Updated on June 16, 2017 at 10:39 AM
Posted on June 16, 2017 at 10:38 AM
Aimee Mann performs at South Orange Performing Arts Center June 19 in support of her new album "Mental Illness."(SHERYL NIELDS)
By Natalie Pompilio
The songs on Aimee Mann’s newest album, “Mental Illness,” contain the sort of moody, soulful songs she’s become known for, touching on bipolar illness, sociopathic tendencies or struggles some face to solve life’s puzzles. But two things Mann fans probably know and the rest of the world will be relieved to realize: These songs aren’t autobiographical.
“This is the stuff that’s interesting. People are interesting. People’s problems are interesting,” Mann said in an interview with NJ Advance Media. “Mental illness takes so many different forms and that’s interesting to me. It’s interesting to ask questions.”
Mann, whose tour stops at the South Orange Performing Arts Center June 19, has been writing thought-provoking lyrics since she found her first commercial success in 1985 with “Voices Carry” while fronting the new wave band ‘Til Tuesday. And while she confirmed that her lyrics don’t reflect her actual life, sometimes her song writing starts that way.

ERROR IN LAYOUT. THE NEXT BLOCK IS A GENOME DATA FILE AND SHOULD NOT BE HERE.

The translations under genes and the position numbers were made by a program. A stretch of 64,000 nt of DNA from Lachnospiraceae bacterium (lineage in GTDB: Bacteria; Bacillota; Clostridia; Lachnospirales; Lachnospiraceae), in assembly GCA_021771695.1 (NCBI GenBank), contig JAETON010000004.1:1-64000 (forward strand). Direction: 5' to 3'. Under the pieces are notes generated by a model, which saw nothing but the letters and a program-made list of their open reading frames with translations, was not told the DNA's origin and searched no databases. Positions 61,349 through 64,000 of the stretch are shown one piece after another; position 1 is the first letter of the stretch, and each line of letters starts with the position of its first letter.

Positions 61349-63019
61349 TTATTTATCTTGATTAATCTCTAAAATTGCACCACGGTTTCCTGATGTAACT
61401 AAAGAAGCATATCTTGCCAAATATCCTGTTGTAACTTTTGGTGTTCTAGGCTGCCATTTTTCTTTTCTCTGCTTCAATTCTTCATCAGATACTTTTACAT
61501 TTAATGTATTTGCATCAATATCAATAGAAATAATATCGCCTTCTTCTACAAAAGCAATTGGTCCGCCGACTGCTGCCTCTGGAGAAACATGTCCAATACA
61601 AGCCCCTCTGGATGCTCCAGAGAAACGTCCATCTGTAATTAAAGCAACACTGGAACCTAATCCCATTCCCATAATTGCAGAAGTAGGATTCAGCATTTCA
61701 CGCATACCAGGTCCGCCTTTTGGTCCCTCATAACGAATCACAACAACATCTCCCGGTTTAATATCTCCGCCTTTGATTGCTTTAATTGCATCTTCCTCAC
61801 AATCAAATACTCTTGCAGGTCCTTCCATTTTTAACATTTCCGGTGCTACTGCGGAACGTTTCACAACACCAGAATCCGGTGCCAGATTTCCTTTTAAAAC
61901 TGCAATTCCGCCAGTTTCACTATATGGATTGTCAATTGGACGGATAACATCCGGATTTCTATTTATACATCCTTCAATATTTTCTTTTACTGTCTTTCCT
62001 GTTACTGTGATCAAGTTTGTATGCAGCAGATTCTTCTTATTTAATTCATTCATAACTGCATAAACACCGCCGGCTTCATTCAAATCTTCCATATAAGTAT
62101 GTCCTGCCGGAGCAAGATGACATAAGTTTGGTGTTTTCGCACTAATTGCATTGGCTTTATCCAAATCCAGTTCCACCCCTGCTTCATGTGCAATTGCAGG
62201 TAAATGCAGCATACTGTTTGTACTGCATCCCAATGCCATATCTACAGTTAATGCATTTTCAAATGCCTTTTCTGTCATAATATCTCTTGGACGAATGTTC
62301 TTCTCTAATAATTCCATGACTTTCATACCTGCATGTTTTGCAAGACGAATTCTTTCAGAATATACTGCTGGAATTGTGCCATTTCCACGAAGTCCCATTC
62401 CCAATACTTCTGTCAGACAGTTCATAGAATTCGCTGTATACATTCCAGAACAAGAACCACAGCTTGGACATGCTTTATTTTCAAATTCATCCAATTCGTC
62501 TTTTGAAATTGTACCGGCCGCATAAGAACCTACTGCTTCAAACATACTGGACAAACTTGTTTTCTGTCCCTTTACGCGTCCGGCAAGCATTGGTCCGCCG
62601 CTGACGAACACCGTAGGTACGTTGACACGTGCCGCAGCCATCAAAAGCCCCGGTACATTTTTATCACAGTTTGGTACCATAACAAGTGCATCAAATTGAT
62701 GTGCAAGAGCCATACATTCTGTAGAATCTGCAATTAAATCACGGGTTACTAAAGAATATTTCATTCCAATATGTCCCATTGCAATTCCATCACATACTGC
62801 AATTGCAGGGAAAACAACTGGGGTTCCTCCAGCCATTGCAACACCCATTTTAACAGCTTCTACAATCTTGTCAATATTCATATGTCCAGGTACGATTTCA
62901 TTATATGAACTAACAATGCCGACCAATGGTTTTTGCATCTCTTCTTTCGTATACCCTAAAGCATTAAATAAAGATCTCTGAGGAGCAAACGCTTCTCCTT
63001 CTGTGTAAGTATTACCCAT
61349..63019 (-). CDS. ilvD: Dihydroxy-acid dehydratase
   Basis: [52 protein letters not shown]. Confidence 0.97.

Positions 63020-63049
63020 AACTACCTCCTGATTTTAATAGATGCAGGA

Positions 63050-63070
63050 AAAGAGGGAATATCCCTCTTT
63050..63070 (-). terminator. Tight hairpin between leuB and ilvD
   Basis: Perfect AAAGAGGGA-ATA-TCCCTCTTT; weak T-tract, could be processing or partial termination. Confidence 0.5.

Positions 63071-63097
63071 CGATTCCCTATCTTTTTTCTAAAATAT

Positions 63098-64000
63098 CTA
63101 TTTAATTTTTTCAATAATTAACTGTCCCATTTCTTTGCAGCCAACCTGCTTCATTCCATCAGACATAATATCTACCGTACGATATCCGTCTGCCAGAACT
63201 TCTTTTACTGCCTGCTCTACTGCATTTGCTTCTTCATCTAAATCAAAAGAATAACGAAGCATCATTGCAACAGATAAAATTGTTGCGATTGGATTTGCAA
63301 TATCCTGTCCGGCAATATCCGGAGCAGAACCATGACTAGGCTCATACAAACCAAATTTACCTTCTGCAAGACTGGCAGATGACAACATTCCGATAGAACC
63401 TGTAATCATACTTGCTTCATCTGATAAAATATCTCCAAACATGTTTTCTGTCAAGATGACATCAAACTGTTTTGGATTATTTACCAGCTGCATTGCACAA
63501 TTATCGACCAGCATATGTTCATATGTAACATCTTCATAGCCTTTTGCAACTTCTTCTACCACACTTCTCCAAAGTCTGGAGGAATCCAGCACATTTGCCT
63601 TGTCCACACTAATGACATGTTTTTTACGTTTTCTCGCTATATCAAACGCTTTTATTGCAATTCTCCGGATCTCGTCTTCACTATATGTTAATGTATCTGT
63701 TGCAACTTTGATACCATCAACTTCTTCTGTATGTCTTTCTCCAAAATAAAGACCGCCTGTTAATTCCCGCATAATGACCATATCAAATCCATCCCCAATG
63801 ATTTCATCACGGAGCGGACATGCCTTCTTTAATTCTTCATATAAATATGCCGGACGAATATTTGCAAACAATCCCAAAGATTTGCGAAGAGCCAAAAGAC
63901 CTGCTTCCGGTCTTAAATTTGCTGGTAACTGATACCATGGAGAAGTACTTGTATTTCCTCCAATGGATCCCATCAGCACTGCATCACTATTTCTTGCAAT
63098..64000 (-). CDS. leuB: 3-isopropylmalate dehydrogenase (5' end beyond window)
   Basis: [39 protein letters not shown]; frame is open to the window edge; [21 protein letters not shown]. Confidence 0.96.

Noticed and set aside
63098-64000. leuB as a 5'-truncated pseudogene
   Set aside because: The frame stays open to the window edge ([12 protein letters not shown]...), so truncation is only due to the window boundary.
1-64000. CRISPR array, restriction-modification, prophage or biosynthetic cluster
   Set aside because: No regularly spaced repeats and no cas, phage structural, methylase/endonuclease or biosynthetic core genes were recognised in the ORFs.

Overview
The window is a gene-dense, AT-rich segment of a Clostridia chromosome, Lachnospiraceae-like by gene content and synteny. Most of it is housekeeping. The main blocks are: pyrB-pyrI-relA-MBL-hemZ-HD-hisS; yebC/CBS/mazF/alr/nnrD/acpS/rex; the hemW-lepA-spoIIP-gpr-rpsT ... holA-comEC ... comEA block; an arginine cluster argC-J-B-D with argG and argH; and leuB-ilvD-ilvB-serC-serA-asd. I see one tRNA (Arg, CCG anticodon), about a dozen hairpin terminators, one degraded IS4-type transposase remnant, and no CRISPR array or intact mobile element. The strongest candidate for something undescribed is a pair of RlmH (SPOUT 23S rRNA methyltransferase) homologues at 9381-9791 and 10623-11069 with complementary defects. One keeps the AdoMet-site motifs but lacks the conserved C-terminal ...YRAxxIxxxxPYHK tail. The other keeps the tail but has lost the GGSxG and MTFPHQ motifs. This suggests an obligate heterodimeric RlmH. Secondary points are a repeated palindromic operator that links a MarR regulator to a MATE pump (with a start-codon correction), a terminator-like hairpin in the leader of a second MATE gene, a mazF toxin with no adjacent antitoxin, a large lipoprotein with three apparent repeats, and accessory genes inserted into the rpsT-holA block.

“Even if I sit with a guitar feeling depressed and sad about something and start writing about it, it immediately takes its own form and it becomes a better song and a better story,” she said. “It’s never really about you.”
Mann’s touring with singer Jonathan Coulton, who some may know as the in-house musician for NPR’s “Ask Me Another.” Mann said touring with someone whose music she admires and is also a friend provides balance when she’s presenting heavy, sad songs.
“The mix of being on stage joking around and singing serious songs is a nice mixture,” she said. “It always keeps it from getting too deep.”
Mann’s such a fan of Coulton’s work that her company, SuperEgo Records, released his latest album, “Solid State.” In an early episode of “Portlandia,” Mann played herself, working as a house cleaner to support her music career. The role was meant to showcase how many performers weren’t able to make a living on music alone with the introduction of free music streaming services and other industry issues.
SuperEgo, Mann said, wasn’t a way for her to make money; it was a way to support and promote music she enjoys.
“It’s getting harder and harder for people to make a living,” she said.
That wasn’t the case a musical generation ago. Mann said she’s currently been listening to a lot of music that she listened to while growing up as well as bands she avoided at the time.
“When you’re young, it’s about being cool or not cool, but now it’s must music and it’s interesting to see which opinions I still agree with,” When I was younger, I thought Steely Dan had an attitude and hey, they clearly do, but they’re the smartest guys in the room. The musicianship is so great I don’t care as much about the perceived attitude.
“But they were probably really a handful. Yeah, I think I’m on pretty firm ground making that assumption.”
South Orange Performing Arts Center
One SOPAC Way, South Orange. 973-313-2787.
Tickets: $55-65, available online at www.sopacnow.org. June 19.